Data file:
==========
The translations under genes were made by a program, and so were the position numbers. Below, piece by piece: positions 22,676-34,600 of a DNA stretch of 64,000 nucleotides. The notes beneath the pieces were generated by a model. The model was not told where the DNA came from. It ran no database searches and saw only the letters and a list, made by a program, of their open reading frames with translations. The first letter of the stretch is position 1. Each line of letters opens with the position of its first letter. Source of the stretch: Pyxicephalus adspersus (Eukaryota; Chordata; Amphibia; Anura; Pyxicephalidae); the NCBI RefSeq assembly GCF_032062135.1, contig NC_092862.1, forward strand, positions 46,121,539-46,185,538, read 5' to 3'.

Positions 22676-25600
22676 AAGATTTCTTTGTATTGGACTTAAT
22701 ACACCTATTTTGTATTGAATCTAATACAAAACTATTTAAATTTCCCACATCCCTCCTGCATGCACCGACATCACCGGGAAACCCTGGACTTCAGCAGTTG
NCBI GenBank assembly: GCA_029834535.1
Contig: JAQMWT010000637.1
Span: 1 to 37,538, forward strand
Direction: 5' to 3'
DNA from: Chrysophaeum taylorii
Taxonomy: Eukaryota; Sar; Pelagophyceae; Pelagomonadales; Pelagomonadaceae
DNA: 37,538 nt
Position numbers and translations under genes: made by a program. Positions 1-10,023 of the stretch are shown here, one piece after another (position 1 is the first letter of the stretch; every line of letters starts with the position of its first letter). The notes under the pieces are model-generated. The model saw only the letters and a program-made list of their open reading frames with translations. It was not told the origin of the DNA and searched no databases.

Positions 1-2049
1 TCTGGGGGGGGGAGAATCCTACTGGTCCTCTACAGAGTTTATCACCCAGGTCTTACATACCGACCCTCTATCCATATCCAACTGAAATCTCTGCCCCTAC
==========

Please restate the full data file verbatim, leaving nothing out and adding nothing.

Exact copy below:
The translations under genes were made by a program, and so were the position numbers. Below, piece by piece: positions 22,676-34,600 of a DNA stretch of 64,000 nucleotides. The notes beneath the pieces were generated by a model. The model was not told where the DNA came from. It ran no database searches and saw only the letters and a list, made by a program, of their open reading frames with translations. The first letter of the stretch is position 1. Each line of letters opens with the position of its first letter. Source of the stretch: Pyxicephalus adspersus (Eukaryota; Chordata; Amphibia; Anura; Pyxicephalidae); the NCBI RefSeq assembly GCF_032062135.1, contig NC_092862.1, forward strand, positions 46,121,539-46,185,538, read 5' to 3'.

Positions 22676-25600
22676 AAGATTTCTTTGTATTGGACTTAAT
22701 ACACCTATTTTGTATTGAATCTAATACAAAACTATTTAAATTTCCCACATCCCTCCTGCATGCACCGACATCACCGGGAAACCCTGGACTTCAGCAGTTG
NCBI GenBank assembly: GCA_029834535.1
Contig: JAQMWT010000637.1
Span: 1 to 37,538, forward strand
Direction: 5' to 3'
DNA from: Chrysophaeum taylorii
Taxonomy: Eukaryota; Sar; Pelagophyceae; Pelagomonadales; Pelagomonadaceae
DNA: 37,538 nt
Position numbers and translations under genes: made by a program. Positions 1-10,023 of the stretch are shown here, one piece after another (position 1 is the first letter of the stretch; every line of letters starts with the position of its first letter). The notes under the pieces are model-generated. The model saw only the letters and a program-made list of their open reading frames with translations. It was not told the origin of the DNA and searched no databases.

Positions 1-2049
1 TCTGGGGGGGGGAGAATCCTACTGGTCCTCTACAGAGTTTATCACCCAGGTCTTACATACCGACCCTCTATCCATATCCAACTGAAATCTCTGCCCCTAC